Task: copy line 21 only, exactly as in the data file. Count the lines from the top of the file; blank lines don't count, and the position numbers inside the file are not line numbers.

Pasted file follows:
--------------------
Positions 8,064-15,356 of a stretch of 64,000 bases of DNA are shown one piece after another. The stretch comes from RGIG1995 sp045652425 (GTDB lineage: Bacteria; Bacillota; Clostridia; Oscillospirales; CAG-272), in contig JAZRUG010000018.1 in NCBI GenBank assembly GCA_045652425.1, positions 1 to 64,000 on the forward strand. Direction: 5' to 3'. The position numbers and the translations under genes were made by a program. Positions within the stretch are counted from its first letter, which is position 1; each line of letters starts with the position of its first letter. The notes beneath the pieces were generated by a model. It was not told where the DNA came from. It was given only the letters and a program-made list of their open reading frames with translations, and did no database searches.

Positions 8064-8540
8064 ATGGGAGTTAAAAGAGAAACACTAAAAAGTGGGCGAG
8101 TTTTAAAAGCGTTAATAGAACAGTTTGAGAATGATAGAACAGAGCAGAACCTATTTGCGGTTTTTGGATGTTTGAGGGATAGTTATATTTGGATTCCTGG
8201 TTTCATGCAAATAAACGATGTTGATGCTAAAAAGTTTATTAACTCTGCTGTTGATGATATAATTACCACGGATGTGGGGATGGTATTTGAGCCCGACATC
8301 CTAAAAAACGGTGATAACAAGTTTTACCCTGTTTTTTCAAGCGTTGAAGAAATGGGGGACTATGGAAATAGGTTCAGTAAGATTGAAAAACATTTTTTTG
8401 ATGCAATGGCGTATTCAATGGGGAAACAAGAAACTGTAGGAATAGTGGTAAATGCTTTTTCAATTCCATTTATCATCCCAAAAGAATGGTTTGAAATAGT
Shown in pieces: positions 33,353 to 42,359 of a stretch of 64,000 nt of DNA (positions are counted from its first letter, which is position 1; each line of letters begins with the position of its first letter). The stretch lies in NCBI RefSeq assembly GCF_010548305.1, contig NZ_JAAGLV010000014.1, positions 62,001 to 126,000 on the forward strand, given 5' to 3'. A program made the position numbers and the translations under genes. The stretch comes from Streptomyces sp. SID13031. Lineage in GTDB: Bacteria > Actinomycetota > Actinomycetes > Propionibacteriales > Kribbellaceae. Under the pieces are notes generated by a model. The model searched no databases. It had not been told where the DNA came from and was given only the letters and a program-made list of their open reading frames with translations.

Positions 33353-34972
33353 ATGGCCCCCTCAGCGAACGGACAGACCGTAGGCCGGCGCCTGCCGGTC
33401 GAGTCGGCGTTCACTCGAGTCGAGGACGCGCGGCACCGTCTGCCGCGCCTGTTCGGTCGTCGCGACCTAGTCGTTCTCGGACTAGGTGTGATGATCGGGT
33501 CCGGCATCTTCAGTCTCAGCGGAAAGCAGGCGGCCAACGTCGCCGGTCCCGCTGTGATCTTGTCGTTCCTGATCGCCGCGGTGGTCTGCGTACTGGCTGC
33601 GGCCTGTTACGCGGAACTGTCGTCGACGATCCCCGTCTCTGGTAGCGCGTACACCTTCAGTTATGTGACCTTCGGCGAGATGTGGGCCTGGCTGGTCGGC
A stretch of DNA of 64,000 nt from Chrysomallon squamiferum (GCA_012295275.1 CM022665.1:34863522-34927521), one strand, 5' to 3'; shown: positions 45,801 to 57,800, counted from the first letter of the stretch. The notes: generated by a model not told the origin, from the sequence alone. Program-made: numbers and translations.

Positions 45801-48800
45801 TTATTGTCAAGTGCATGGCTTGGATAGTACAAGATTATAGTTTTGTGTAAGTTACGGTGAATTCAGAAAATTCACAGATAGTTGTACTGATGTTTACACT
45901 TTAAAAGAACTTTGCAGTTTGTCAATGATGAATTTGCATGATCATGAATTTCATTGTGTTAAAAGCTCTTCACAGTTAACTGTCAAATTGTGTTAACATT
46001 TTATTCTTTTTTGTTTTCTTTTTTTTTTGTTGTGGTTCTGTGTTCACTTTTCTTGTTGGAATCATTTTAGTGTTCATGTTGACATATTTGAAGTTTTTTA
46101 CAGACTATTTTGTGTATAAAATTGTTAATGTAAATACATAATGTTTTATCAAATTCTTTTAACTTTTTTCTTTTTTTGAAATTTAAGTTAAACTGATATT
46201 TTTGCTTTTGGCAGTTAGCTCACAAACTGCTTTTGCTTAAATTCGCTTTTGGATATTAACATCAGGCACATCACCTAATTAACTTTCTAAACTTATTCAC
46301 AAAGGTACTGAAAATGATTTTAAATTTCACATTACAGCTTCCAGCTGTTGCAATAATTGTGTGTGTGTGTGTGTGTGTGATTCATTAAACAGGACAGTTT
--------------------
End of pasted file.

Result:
46301 AAAGGTACTGAAAATGATTTTAAATTTCACATTACAGCTTCCAGCTGTTGCAATAATTGTGTGTGTGTGTGTGTGTGTGATTCATTAAACAGGACAGTTT